• They are probably not so unique. Unlike cars which have to look different ammo doesn’t. Maybe a stamp on the head. Primers, propellant and bullets. If you look at hunting ammo you will see Federals with Speer bullets amongst others. They are not that unique. 223 w/ 55grain fmj from nearly all factories state the same muzzle velocity. Probably close to if not the same powder. They may have different levels of quality control but it all has to be pretty high considering what they are making.

  8. Oh, now that’s wonderful: a major ammunition manufacturer was not operating during a period of the greatest demand for ammunition in the last 75 years. I wonder how much that (losing Remington ammunition production capacity) has been contributing to the outrageous ammunition prices over the last several months.

    I guess we will find out in about eight weeks whether this additional ammunition manufacturing capacity will reduce ammunition prices significantly.

    • “I guess we will find out in about eight weeks whether this additional ammunition manufacturing capacity will reduce ammunition prices significantly.”

      Yep, he talked the talk, let’s see if he walks the walk.

      I found it interesting that he claims the raw material suppliers are able to deliver at volumes able to support 24-7 production…

    • Yeah, I thought everyone knew that part of the problem was one of, if not the biggest ammo factories went down. Kind of hard to produce ammo when you can’t pay your employees, though. And from what I’ve heard the other manufacturers were struggling to keep their supply lines on pace with production, so it may have been moot anyway.

  9. “I thought Sears’s ‘innovation’ was contracting with existing appliance manufacturers to produce their ‘Kenmore’ brand…”

    Something I came across studying supply chain management in the ’80s. Sears did subcontract for the Kenmore brand. IIRC, the major brands eventually found it more profitable to have sears manufacture in higher volume than any one brand could accomplish. Sears, finding they sold more brand name products than the brand names themselves, agreed to the reversal.

    Admittedly, I did not go digging through the internet to pinpoint a source for the comment. Might have been better to just stick with the obvious GM example.

    • Sears and other stores did this so they could get you to use the revolving charge. Back in the 50s and 60s, most appliance stores could not afford to carry loans and you had to go to the bank(which got expensive). When the banks started issuing charge cards to the masses, this changed.

  10. In this market, it’s worth having another ammunition manufacturer capable of large scale production. Welcome back, Big Green.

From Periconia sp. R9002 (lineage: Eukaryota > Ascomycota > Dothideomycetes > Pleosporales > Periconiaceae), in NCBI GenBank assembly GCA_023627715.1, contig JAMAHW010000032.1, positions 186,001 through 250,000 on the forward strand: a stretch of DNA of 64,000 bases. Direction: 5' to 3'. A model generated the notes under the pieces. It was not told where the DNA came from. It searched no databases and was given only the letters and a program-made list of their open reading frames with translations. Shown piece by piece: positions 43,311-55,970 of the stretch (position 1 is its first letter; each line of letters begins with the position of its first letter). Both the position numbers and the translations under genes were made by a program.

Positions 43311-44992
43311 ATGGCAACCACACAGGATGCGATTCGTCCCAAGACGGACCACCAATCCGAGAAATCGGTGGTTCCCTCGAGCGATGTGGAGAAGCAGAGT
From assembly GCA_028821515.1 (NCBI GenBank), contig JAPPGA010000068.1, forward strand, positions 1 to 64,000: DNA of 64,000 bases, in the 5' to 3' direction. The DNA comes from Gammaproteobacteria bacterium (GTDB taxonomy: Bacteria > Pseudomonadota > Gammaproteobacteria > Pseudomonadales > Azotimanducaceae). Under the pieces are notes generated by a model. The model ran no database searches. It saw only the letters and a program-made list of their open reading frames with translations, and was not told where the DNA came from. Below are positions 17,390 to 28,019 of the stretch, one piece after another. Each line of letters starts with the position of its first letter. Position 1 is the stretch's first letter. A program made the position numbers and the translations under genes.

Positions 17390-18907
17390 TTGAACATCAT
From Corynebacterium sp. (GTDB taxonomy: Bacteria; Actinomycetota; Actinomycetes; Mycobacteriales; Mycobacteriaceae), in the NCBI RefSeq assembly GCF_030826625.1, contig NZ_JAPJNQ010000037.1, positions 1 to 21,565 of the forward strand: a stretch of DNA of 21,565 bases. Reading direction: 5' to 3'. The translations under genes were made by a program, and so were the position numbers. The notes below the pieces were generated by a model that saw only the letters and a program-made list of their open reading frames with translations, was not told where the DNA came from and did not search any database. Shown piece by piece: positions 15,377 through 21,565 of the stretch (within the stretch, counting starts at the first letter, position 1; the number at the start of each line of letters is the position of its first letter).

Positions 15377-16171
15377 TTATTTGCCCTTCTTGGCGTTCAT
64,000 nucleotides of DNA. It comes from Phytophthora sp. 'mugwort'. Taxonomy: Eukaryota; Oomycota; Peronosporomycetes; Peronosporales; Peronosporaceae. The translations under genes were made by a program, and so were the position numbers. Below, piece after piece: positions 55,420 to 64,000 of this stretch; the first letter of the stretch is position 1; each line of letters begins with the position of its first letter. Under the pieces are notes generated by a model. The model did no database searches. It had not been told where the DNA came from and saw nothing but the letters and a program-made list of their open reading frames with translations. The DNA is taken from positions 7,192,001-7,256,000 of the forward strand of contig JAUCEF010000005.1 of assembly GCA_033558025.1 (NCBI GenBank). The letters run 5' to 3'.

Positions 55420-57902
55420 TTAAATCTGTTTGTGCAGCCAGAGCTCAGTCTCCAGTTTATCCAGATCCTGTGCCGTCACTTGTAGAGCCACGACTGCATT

• I just want to know who, exactly, has enough ammo and enough cash to get picky about what color the box is?

      • I shouldn’t have to buy ammo for the next 10+ years which is longer than I’ll probably live and I shoot 3-4K a year. Of course this all goes out the window if SHTF. I’ve never been to picky about brand since for the most part they all do the intended job. I do have my preferences especially for EDC, but i also have several brands on hand. Be the Ant…Not the Grasshopper.

  11. “I wonder if Vista will do the same with ammunition?”

    Think it will come down to whether Vista intends to stay in the industry, or just “pump and dump”. Seems that in modern times, sustaining any product is secondary to making the biggest profit fastest, then wringing the value out of the company…and moving on.

  12. Dan,
    Here is a question that has been plaguing me: PRIMERS! While I want to buy American, there are foreign primer manufacturers that are not laboring under the current Biden-driven ammo hoarding spree. I researched and found primer makers in Brazil, Italy, Turkey, and eastern Europe (not counting Russia). Why do we not have importing of primers to our market? Why? We import all kinds of foreign ammo. Why not primers?

  13. This past Friday afternoon the local Ace Hardware got in an entire PALLET of Remington 250-round “Mega Packs” of .380 95gr FMJ.

    Limit one per customer per day $118 + tax.

    By the end of the day 3/4 of that pallet was sold. With the exception of one unit the remainder sold by mid-morning on Saturday.

    Monday morning I went there at opening and that one unit was still there. It’s now in my ammo locker along with one I purchased first thing Saturday morning.

    Sweet.

    • Hopefully, with Remington coming back on line, more pallets like that begin to show up around the country. Today’s price for .380 ball starts at around 90 cents a pop according to ammo seek. It’s some of the most expensive cheap ammo out there.

  14. That video almost made me cry, specially the flag.
    Remington CorLockt’s The Deadliest Mushroom in the Woods.
    You betcha

  15. I can roll my own of just about anything except 22 rimfire. If they would just concentrate on making match 22LR.

  16. Yawn!!! Maybe if they’d spend time actually pushing product out the door, instead of bragging about “all they’re doing to ease/address the shortage,” we might see some product on the shelves.

    I still suspect there’s something nefarious going on.